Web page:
California Gov. Jerry Brown and oil companies are in discussions on extending the state's precedent-setting climate change-related programs, which impact the oil/natural gas industry significantly.
Officials at the Western States Petroleum Association (WSPA) said talks have been ongoing for some time, but there are few, if any, specifics on what is being discussed and how close the parties are to agreement.
"WSPA has been engaged in ongoing talks with the [Brown] administration to improve the state's current climate change programs," said Catherine Reheis-Boyd, WSPA president, adding that the oil/gas sector has a vested interest. "We are serious and committed to improving the state's current programs and ensuring legislative oversight."
The process, Reheis-Boyd said, should help determine California's "next course of action" on combating the impacts of climate change.
A centerpiece of the discussions, according to a report in the Sunday Los Angeles Times, is the state's cap-and-trade program, which is administered by the California Air Resources Board (CARB). That program encountered a serious setback in its latest auction, drawing relatively little interest and revenues after attracting hundreds of millions of dollars in proceeds in auctions held earlier this year and in previous years.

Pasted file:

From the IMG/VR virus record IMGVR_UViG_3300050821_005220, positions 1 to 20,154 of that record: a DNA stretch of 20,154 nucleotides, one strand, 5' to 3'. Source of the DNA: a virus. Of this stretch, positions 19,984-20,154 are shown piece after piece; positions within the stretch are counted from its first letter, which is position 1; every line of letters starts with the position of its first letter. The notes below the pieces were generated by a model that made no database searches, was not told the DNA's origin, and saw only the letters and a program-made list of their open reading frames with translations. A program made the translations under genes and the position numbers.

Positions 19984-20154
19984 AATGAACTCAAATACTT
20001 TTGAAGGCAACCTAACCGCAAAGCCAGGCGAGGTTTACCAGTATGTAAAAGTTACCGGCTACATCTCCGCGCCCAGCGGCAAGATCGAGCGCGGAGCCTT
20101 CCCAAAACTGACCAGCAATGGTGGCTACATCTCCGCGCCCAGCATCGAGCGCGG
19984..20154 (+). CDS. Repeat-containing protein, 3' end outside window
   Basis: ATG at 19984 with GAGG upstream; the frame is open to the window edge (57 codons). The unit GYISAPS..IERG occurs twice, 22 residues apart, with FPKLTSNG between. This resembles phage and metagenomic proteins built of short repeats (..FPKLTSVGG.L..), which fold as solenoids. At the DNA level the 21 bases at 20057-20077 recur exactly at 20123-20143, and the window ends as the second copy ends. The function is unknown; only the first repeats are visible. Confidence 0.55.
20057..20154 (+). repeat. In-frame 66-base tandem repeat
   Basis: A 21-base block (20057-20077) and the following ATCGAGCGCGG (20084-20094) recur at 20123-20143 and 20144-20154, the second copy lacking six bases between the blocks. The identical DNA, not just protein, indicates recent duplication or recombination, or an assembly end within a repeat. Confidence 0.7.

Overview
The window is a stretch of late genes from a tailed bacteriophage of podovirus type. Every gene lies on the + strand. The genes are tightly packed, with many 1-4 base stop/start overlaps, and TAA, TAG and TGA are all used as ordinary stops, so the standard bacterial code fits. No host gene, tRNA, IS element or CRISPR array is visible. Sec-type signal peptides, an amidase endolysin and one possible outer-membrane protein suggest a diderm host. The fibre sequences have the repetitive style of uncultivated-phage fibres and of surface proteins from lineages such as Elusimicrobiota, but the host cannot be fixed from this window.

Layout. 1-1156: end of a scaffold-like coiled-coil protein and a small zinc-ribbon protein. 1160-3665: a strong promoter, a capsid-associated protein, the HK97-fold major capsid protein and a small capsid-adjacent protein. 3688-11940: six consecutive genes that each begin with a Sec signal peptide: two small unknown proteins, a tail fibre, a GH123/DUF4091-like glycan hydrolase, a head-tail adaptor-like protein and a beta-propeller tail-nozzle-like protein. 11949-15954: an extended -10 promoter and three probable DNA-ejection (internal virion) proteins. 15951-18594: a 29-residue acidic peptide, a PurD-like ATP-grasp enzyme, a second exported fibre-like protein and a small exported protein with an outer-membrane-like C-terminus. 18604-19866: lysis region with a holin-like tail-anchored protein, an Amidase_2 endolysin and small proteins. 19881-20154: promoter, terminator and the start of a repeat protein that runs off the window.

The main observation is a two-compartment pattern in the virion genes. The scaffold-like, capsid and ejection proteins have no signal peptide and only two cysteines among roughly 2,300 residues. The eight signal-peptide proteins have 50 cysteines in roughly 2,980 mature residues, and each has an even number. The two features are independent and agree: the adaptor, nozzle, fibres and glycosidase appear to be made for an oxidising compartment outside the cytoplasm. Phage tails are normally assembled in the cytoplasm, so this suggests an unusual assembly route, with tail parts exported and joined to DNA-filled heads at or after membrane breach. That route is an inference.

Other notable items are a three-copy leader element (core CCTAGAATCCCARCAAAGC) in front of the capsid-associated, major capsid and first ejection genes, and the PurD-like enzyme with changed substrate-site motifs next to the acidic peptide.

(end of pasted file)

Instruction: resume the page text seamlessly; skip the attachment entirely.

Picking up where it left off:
There is also much discussion, reportedly, on California's low-carbon fuel standard (LCFS), which calls for cleaner gasoline. The LCFS is part of a state climate change push that seeks to decrease the amounts of petroleum products consumed in the nation's most populous state.
While there is a pending court challenge to the cap-and-trade program, as well as legislative proposals to extend and change the state's climate change initiative. The climate change initiative, unleashed in a now 10-year-old law (AB 32), set a statewide target of reducing greenhouse gas (GHG) emissions to 1990 levels by 2020.
The California cap-trade program initially held eight state-only auctions beginning in November 2012, and in May completed a seventh joint auction with the Quebec provincial cap-and-trade system in Canada, generating more than $4 billion in proceeds overall so far for California's GHG Reduction Fund. Proceeds of the most recent sale, which was held in May, was a relatively paltry $10 million.
The February sale was the first of 15 cap-trade auctions held by CARB since 2012 that did not result in the sale of all of the offered current vintage allowances -- 71.5 million were offered and slightly more than 68 million sold. In May, only 7.2 million vintage allowances were sold from the more than 67.6 million that were offered.
Brown's office seems intent on getting the oil/gas sector under the tent by late August, when attempts to get a legislative package passed before adjournment this year will be put in high gear.
The Los Angeles Times report, however, indicated that stakeholders are still a long way from a unified strategy that everyone can agree on, particularly the environmental sector.